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June 5, 2010

linda mcmahon steps in steroids

As you may or may not have heard, depending on your locality, the wife of Vince McMahon, the WWF/WWE guy, is running for Chris Dodd's Senate seat in Connecticut.  Linda McMahon is no dope herself, as she was a WWE exec as it grew into the entertainment monolith it is, and is rumored to be Vince's business smarts (to his PT Barnum smarts).

Given her pro-wrestling past, you can imagine the quality of the coverage of her candidacy.  And she has largely distanced herself from pro wrestling, as there is not much about pro wrestling that is what you'd call senatorial.  Until this week, when she remarked about steroids in a Business Week article:

"There's some evidence sometimes of muscle disease, or cardiac disease, but it's really hard to know because you didn't know the condition of the performer's heart, or whatever, prior to," she told me.  "So I still don't think we know the long-term effects of steroids.  They are continuing to study it more and more, but I don't believe there are a lot of studies out there today that are conclusive."

As noted in the feature, Linda's ex-company has employed a number of young men who've died prematurely, including a notoriously roided worker who equally-notoriously murdered his wife and son and then hanged himself.

The jury may well be out on the extent of the side effects of steroids.  But if there's anyone that should err on the side of circumspection on the topic, it's Chris Benoit's old boss.

[Via TPM.]

Posted by mrbrent at 8:53 AM

June 4, 2010

it's been a peculiar week

I'd trying to avoid all the photos of the birds stuck in oil, assiduously not clicking on the links, avoiding news in general, and I get a big eyeful looking over someone's shoulder at a NY Daily News on the subway and boy I hope that bird was dead because I don't want to imagine trying to save that bird or the bird trying to cheat a last few hours even though the bird is wearing a couple quarts of crude.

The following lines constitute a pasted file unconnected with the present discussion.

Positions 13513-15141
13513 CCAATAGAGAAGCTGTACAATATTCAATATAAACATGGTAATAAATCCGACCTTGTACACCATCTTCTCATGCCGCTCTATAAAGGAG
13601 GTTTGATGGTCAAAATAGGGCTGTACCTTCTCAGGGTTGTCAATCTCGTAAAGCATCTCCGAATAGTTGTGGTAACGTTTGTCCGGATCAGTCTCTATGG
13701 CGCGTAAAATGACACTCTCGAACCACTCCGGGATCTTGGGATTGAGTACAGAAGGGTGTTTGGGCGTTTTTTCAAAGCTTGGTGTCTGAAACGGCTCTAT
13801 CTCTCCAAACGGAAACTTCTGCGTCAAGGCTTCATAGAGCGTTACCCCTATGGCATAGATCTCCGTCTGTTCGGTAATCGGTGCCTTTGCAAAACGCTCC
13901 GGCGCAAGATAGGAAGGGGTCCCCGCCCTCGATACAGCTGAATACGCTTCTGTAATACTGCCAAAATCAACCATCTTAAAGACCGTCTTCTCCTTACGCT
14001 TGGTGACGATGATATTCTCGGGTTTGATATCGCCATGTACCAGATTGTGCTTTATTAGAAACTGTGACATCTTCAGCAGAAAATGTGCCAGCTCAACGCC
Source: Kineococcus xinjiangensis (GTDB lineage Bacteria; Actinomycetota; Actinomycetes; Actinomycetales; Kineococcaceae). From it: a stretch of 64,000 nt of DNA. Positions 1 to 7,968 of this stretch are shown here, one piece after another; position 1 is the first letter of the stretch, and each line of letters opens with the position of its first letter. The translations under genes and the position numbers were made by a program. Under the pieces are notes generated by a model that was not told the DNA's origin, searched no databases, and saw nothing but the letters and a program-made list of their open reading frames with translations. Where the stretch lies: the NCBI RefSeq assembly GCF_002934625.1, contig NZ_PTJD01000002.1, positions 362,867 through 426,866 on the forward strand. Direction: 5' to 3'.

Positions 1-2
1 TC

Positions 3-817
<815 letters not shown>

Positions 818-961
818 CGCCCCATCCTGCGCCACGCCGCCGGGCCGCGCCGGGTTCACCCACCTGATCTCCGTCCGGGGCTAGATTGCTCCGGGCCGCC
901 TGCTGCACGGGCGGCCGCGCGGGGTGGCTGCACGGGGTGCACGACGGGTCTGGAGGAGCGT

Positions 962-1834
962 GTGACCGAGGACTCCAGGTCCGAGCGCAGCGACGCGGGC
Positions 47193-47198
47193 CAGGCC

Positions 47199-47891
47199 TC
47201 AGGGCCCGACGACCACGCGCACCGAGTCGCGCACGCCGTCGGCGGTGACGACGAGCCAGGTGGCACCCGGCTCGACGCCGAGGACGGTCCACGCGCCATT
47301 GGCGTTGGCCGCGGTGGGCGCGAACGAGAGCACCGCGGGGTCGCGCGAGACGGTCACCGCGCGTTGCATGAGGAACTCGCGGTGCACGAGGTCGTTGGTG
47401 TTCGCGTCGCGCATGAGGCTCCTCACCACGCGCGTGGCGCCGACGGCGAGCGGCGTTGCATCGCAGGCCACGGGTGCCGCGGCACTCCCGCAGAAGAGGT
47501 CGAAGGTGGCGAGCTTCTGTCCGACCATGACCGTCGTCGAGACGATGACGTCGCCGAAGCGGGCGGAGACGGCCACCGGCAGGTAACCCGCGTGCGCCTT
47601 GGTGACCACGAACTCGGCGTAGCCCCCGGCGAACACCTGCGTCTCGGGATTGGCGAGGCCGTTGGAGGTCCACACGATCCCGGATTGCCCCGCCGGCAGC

There was a letter from a TPM reader who works in the oil rigging industry that offhandedly suggested that the reason the BP was using a "dispersant" that the Feds eventually nixed is that they wanted to kill off the wildlife to lessen the number of photo ops like that bird that I can't unsee.  That's an interesting possibility that I haven't seen followed up.

So now I'm overloading on Stone Temple Pilot videos before I launch into working, on account of another offhanded suggestion from a Tumblr post.  I started out with the sad stuff, the ballads, but right now "Days Of The Week Is Winning".

I really didn't want to see that photo.

Posted by mrbrent at 9:40 AM

June 3, 2010

yes, i was in young life

Headline from the container of headlines on the Yahoo! mainpage (which is no doubt configured to appeal to whatever personal information the Yahoo! servers can discern from my browser):
Chaperone Accused Of Groping Girls On Field Trip

Sorry, but when we were kids, that's pretty much all a chaperone did.  In fact, the more opportunistic of the boy-folk just couldn't wait until they were out of high school, so they could get a sleazy apartment in the village and be a "chaperone".

I'm in no way condoning chaperoning; just lost in reminiscence, considering how much inappropriate touching has changed over the years.

Posted by mrbrent at 4:36 PM

deepwater and the planet